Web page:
Travis Scott Sued for Copyright Infringement for Song, “Highest in the Room”
On June 9, 2020 a group of producers and musicians filed a complaint for copyright infringement with the federal court in California claiming Travis Scott’s Highest in the Room copied their musical composition. The plaintiffs have hired Richard S. Busch, who is known for his representation in many high-profile copyright infringement cases. Notably, in 2018, Busch successfully represented the Marvin Gaye Estate against Pharrell Williams and Robin Thicke for infringing the song Got to Give It Up in their hit Blurred Lines. The lengthy 37-page complaint not only names Travis Scott (Jacques Webster) as a defendant, but also large production companies, including Sony Music Entertainment, Grand Hustle, Cactus Jack Records, and Papa George Music. The plaintiffs claim Scott and the other defendants did exactly what they boast about in the infringing song which says, “fill my mind up with ideas” and “we are gonna stay on top and break the rules.”
In late 2018, one of the plaintiffs and one of the defendants connected on Instagram and discussed collaborating. In January 2019, the plaintiffs claim they wrote and recorded the original work, Cartier. They emailed the work to over a hundred producers and artists with the hope of licensing it and future collaborations. The plaintiff shared and saved three videos of the original work on his Instagram stories. The plaintiff directly emailed the original work to one of the defendants, exchanged many Instagram direct messages to the same defendant, and defendants viewed his Instagram stories. In October 2019, the defendants released the single Highest in the Room, and it immediately went to #1 on the Billboard Hot 100 chart. The Highest in the Room music video on YouTube now has over 257 million views, the single has been licensed and featured in advertisements, and has been performed by Scott around the world. The infringed work is believed to have generated over 20 million dollars, and the plaintiffs would like to receive revenue and profit from various royalties, sales, and licenses that are attributable to their original work.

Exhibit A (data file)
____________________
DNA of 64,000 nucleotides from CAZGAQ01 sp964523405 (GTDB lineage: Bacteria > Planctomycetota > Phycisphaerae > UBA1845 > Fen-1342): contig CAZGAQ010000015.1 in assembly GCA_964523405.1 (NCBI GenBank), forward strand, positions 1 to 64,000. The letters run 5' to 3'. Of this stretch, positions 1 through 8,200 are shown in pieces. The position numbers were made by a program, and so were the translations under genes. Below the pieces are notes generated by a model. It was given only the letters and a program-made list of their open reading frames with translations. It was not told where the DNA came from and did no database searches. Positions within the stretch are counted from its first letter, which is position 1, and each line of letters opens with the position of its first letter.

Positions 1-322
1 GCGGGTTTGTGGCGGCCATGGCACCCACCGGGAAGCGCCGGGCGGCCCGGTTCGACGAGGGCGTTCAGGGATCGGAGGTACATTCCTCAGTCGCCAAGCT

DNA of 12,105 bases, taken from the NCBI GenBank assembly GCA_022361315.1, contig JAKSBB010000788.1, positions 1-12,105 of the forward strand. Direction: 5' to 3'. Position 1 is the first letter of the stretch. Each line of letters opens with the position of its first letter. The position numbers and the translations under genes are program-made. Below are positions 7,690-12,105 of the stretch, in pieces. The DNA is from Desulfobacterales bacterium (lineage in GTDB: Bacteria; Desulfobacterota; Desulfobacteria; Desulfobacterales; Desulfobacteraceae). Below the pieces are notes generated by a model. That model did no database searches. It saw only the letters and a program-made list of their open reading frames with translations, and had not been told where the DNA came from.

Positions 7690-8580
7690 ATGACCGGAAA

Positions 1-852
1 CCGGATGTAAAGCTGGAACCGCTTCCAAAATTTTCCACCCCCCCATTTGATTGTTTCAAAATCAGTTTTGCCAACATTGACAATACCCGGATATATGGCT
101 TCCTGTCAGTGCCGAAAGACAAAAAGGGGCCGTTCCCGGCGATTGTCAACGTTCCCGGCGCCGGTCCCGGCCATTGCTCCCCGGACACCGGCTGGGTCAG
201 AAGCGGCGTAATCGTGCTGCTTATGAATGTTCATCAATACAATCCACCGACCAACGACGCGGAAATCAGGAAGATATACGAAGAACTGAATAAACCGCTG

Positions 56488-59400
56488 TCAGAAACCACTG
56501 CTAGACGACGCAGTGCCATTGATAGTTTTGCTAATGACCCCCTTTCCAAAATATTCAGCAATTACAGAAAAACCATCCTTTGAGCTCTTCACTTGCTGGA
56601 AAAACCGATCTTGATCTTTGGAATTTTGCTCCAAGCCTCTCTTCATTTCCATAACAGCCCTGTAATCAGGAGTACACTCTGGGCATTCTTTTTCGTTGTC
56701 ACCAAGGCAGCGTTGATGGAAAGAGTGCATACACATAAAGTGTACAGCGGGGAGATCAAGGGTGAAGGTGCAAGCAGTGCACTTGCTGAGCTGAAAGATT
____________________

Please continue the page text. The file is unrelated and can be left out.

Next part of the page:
As set forth in the complaint, the plaintiffs claim the defendants violated the Copyright Act, 17 U.S.C. by infringing their registered copyrighted work, Cartier. Plaintiffs have the exclusive right to the work they authored, and defendants failed to receive permission before using the work. An ordinary listener and a comparison of the musical elements reveals that the infringed work and the original work are substantially similar. Additionally, the defendants knowingly infringed plaintiffs work and willfully continued to use the infringing work.
In a matter of opinion, the outcome of this case will be interesting to watch. Many artists who publicly share their work on social media and the internet may want to pay attention. As these platforms continue to innovate and grow, it becomes increasingly simpler to share and gain exposure for both major artists and those looking for their big break. Artists may learn from this case how they can protect their work and navigate these uncharted waters.